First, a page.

Fleas are one of the most common parasites to affect dogs, and for both pets and their owners, they can be very distressing. As well as causing uncomfortable itching and painful bites, they can have more serious consequences, including illness relating to blood loss (younger or weaker dogs are particularly susceptible) and the contraction of diseases.
Spotting fleas on your dog:
Unlike many parasites, fleas are quite easy to spot. Look out for dark flecks in your dog's fur and on his skin, as well as scratching.
However, the signs that your dog has fleas will not just be on your pooch. Check your skin for any unexplained insect bites, and keep your eyes peeled for small, dark insects on your furniture or in your carpet - 95% of flea eggs and larvae don't actually live on the host!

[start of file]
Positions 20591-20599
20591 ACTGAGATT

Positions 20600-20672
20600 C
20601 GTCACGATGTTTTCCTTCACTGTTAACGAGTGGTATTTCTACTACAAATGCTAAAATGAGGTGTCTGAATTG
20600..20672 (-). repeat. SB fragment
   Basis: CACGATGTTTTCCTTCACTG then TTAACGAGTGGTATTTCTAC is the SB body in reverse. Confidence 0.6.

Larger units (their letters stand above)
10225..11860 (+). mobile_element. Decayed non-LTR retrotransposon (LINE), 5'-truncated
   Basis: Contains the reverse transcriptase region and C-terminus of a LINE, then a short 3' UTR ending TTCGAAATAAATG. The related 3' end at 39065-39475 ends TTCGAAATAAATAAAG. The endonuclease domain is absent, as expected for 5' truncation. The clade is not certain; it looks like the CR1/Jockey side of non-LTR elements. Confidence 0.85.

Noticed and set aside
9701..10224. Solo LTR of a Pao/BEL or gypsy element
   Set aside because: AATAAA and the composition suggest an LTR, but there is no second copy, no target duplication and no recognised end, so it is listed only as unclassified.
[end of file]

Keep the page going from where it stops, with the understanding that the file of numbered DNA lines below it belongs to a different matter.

How to prevent fleas:
The length of the lifecycle of fleas depends on a number of factors, including the temperature (that includes central heating) and the steps you take at tackling them; it can vary from a matter of days to several months. Plus, once your dog has fleas, your home environment will be infested too. This means that both your dog and home will need to be thoroughly treated.
So, this is definitely a case of prevention being better than cure. Speak to your vet for advice on the best preventative treatments, both for your home and your pet, and make sure you're clear on how regularly you need to repeat them.
If you are interested in fleas, you may like to read our related articles: What you need to know about fleas, Why should I worm and flea my pet regularly?, A guide to de-fleaing your pet, Spring clean your home from fleas, Cat fleas, Top 5 myths about fleas, Help! My pet's got fleas.
Written by: Hannah